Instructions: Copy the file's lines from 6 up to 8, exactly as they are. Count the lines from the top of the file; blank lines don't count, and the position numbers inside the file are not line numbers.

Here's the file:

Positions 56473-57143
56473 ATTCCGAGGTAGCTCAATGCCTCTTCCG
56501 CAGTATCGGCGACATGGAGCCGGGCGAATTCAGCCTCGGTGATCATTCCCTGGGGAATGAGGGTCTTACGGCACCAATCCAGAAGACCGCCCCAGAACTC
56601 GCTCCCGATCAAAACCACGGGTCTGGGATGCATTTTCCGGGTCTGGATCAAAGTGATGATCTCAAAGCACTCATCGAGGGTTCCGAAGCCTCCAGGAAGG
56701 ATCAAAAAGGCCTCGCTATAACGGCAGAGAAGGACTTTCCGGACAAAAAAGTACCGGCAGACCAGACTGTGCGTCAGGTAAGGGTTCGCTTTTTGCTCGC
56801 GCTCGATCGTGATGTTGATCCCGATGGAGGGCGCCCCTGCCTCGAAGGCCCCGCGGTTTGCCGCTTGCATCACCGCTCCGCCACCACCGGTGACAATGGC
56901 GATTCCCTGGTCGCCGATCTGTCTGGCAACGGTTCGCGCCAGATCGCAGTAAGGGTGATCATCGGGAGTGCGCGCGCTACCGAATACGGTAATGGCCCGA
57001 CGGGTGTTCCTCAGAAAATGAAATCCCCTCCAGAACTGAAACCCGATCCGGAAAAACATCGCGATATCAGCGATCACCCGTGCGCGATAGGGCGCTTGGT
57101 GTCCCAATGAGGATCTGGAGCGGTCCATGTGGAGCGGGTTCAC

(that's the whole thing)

56801 GCTCGATCGTGATGTTGATCCCGATGGAGGGCGCCCCTGCCTCGAAGGCCCCGCGGTTTGCCGCTTGCATCACCGCTCCGCCACCACCGGTGACAATGGC
56901 GATTCCCTGGTCGCCGATCTGTCTGGCAACGGTTCGCGCCAGATCGCAGTAAGGGTGATCATCGGGAGTGCGCGCGCTACCGAATACGGTAATGGCCCGA
57001 CGGGTGTTCCTCAGAAAATGAAATCCCCTCCAGAACTGAAACCCGATCCGGAAAAACATCGCGATATCAGCGATCACCCGTGCGCGATAGGGCGCTTGGT